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Study Shows How You Too Can
Lower Your Stroke and Alzheimer’s Risks
© 2017 Health Realizations, Inc. Update


Stroke is a major health risk. Alzheimer’s disease, a progressive and fatal brain disease, is the seventh leading cause of death in the United States. The condition destroys brain cells, leading to memory loss and problems with thinking and behavior that are severe enough to impact work, hobbies and social life, and which get worse over time.

What Strokes and Alzheimer’s have in common is relevant and revealed in depth by Bruce Reed, PhD Associate Director of the Alzheimer's Disease Research Center at UC Davis (as he presented a comprehensive research update on Alzheimer's Disease with correlations to strokes)

About 5.3 million people in the United States are currently living with Alzheimer’s disease, and every 70 seconds one more person is added to that list, according to the Alzheimer’s Association 2009 Alzheimer’s Disease Facts and Figures.

Further, it's estimated that 10 million baby boomers will develop Alzheimer's during their lifetime -- and this number is expected to triple by 2050. This devastating illness causes infinite emotional hardship and requires more than $148 billion each year in direct and indirect costs.

The majority of people with Alzheimer's are over the age of 65 -- an age after which the changes of developing the disease double every five years. But, of course, just because you age or get older does not mean that you will develop Alzheimer's, and there are, in fact, known methods to prevent this epidemic disease -- including a newly revealed step that you can get started on today.


People with the most muscle strength had a 61 percent lower risk of Alzheimer’s than those with the least, according to new research.

Build Your Muscles to Keep Your Brain Strong

A new study from researchers at the Rush Alzheimer's Disease Center in Chicago found that the greater a person’s muscle strength, the lower their risk of Alzheimer’s was over a four-year period. They also had a lower risk of loss of mental function, which often occurs prior to Alzheimer’s.

The study, which was published in the Annals of Neurology, measured the strength of nine muscle groups in the arms and legs of 970 dementia-free people between the ages of 54 and 100 years.

Even after adjusting for age and education level, which can both affect Alzheimer’s risk, they found muscle strength had a strong association with a lowered risk. In fact, those who were in the top 10 percent for muscle strength were 61 percent less likely to develop Alzheimer’s than the weakest 10 percent.

Those with stronger muscles also showed a slower decline in mental abilities over time.

While the study didn’t show for certain that stronger muscles will prevent Alzheimer’s disease, the researchers said staying fit is important for your cognitive function.

"We certainly think that it is important to be physically active and to work to keep our muscles strong. Good physical health is important for good brain function,” Dr. Patricia A. Boyle of Rush Alzheimer's Disease Center in Chicago told Reuters.

Other Exercise Forms May Also Reduce Your Stroke and Alzheimer’s Risk

Numerous studies have shown that exercises beyond strength training, even moderate exercise, reduces the risk of dementia, including Alzheimer's.

Aerobic exercise also reduces your risk of stroke in many ways. According to the Mayo Clinic, exercise can lower your blood pressure, increase your level of high-density lipoprotein (HDL) cholesterol, and improve the overall health of your blood vessels and heart. It also helps you lose weight, control diabetes and reduce stress.

"Walking 45 minutes three times a week for six months significantly improved mental ability of older adults with no dementia; a randomly selected control group that did stretching and toning had no change," says Arthur Kramer, a psychologist at the University of Illinois.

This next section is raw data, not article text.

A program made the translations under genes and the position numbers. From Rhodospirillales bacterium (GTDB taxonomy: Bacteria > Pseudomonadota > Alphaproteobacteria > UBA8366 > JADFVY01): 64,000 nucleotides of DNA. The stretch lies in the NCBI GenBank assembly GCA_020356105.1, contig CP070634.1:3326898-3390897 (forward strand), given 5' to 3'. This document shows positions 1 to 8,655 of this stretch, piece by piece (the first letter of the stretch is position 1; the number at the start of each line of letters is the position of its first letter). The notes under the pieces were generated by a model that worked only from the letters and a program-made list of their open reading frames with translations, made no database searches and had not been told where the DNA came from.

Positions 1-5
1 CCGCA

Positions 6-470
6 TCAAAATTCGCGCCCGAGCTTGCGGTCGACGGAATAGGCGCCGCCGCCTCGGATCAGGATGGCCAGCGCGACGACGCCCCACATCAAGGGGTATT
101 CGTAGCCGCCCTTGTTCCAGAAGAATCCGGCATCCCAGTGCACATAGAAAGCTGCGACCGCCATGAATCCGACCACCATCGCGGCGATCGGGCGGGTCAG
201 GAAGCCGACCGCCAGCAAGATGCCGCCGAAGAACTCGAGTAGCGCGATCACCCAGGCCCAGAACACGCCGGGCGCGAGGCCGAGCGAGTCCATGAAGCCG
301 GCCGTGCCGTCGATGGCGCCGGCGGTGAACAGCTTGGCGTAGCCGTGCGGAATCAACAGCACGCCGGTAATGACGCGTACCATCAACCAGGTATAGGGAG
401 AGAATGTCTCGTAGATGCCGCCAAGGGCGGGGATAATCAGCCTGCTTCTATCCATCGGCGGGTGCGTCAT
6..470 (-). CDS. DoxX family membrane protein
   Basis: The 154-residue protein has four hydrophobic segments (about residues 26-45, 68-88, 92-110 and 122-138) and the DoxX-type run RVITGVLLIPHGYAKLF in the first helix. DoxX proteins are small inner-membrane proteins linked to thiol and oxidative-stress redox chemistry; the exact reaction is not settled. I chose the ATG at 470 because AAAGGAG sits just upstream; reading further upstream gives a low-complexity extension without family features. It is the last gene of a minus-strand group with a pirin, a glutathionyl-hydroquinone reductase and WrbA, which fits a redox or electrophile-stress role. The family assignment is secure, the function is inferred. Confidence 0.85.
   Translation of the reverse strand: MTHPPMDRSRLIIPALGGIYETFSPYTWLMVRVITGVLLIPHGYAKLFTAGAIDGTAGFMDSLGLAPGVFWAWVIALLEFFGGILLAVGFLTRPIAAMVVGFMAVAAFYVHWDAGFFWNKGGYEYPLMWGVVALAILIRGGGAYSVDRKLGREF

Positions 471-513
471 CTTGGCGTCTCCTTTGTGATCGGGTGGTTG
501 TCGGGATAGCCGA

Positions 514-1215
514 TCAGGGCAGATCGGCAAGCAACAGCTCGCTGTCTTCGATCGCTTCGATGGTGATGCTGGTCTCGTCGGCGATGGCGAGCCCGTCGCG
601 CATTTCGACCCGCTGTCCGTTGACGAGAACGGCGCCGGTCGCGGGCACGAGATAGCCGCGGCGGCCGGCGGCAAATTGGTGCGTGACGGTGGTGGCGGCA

Another study published in the Annals of Internal Medicine also found that seniors who did as little as 15 minutes a day of modest exercise three times a week reduced their risk of developing dementia by about 30 percent.

Keeping Your Mind Stimulated is Also Important

mental exercise

Mental stimulation, including crossword puzzles, cards, board games, taking a class, socializing and other hobbies, can also ward off cognitive decline.

"A lifetime of intellectual curiosity and mental stimulation" may help to promote brain health, according to the Alzheimer's Association. In fact, numerous studies suggest that stimulating your brain as you age can ward off dementia and cognitive decline.

And according to the Mayo Clinic, "Some researchers believe that lifelong mental exercise and learning may promote the growth of additional synapses, the connections between neurons, and delay the onset of dementia."

An Exercise Program to Stimulate Your Body and Your Mind?

You should make time to do daily, what others pay thousands for, and that you are completely able to do inexpensively right in your own home now workout.

You can and should incorporate a variety of exercise routines for best results. This includes not only aerobic but also strength-training and core-building exercises. You should also strive to give your mind a mental "workout" regularly.

This is especially important in regard to Alzheimer’s disease, as, according to the Center for Healthy Minds, elderly people who experience a lot of psychological distress (worrying, feeling insecure or nervous) are more likely to show signs of mental decline. In fact, one study found that people prone to high levels of distress were twice as likely to develop symptoms of Alzheimer's disease after five years as those who were prone to low levels of distress.

What Else Can Help Lower Your Alzheimer’s Risk?

Giving your mind and body a regular workout is just one way to help you keep your mind strong.

Alzheimer's disease

Simple and enjoyable things like playing cards with your friends, doing crossword puzzles, and going to family get-togethers can keep your mind sharp well into your older years.

1. Add More Fruits and Vegetables to Your Diet

One of the best defenses against this disease appears to be in the food you eat. A study published in Alzheimer's and Dementia: The Journal of the Alzheimer's Association found that people who eat the recommended amount of folate have a much lower risk of developing the disease.